Taurus (April 20 – May 20)

Taurus, you’re the peacemaker, and your family relies on you to solve disputes over the dinner table during the holidays. And you know what? That stresses you out! You don’t like to witness conflict or hurt feelings, and it’s even worse if you can’t help settle everyone down because then you feel like you’ve failed. If you find yourself stressed by family drama this year, use your stubborn nature to cope. Insist everyone calm down and speak respectfully, and don’t walk away until peace prevails.

Gemini (May 21 – June 20)

You don’t suffer fools gladly, Gemini. Your short temper can be triggered when a family member says something you disagree with, or if they move too slowly — like when Granny drives you to the mall in her 1987 Cutlass Ciera. You need to practice patience, dear Gemini. Take part in daily activities to calm your overactive mind, like yoga or an art class to, so you won’t blow a gasket at Thanksgiving dinner.

Cancer (June 21 – July 22)

Sensitive Cancer Crabs are especially prone to holiday family stress. You are very negatively affected by criticism, angry outbursts or being ignored. And it’s easy for certain family members to hurt your feelings unintentionally — like if one of your siblings seems to be getting preferential treatment, or if someone accidentally insults you with a nose trimmer as a holiday gift. To keep Crab from getting crabby, it’s important you speak up and let the offending family member know how you feel. Don’t keep your hurt feelings to yourself, or you’ll wind up nursing a stress-related ulcer. Take a deep breath and let your feelings be known, and more than likely you’ll find peace in an apology.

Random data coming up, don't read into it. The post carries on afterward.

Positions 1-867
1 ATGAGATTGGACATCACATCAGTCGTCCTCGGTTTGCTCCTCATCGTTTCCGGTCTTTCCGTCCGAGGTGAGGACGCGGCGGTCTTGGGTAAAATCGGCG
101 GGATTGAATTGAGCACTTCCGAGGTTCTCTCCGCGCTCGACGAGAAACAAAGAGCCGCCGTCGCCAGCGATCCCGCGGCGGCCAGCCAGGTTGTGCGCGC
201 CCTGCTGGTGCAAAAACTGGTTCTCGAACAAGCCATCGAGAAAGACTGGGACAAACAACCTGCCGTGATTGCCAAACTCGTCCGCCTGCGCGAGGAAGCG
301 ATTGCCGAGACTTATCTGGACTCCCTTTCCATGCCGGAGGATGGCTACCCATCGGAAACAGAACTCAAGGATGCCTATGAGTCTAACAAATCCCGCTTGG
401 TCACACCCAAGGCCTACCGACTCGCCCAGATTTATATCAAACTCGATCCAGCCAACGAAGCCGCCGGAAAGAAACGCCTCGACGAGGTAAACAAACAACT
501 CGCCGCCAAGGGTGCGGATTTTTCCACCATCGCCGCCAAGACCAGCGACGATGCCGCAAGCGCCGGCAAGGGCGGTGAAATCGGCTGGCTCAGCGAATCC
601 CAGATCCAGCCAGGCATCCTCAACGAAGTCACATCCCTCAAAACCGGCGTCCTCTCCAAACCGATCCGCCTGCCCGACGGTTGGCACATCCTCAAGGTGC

Leo (July 23 – Aug. 22)

Leo, you need to let go. Your stress triggers are primarily situations you can’t control, and that is an inevitable part of the holidays. One of your family members might break the gravy dish, you may lose your car in the mall parking garage on Black Friday, or Uncle Jerry might infer that your career choice falls short of family expectations. Whatever it is that takes place to trigger your insecurities and prompt you to throw a childish temper tantrum… Let. It. Go. You’ll be much happier that way.

Virgo (Aug. 23 – Sept. 22)

You think too much, Virgo — which accounts for your greatest holiday stress. Just the thought of getting all your holiday chores done and attending to every family member’s needs is enough to tie you in knots. But the thing is, once you actually start working on the things you need to get done, you’re fine. Make lots of lists to help keep you on track – write down what you can do to help others, too. You’ll feel calmer just putting it all on paper. Pretend you’re making a list for Santa, it’ll be fun!

Libra (Sept. 23 – Oct. 22)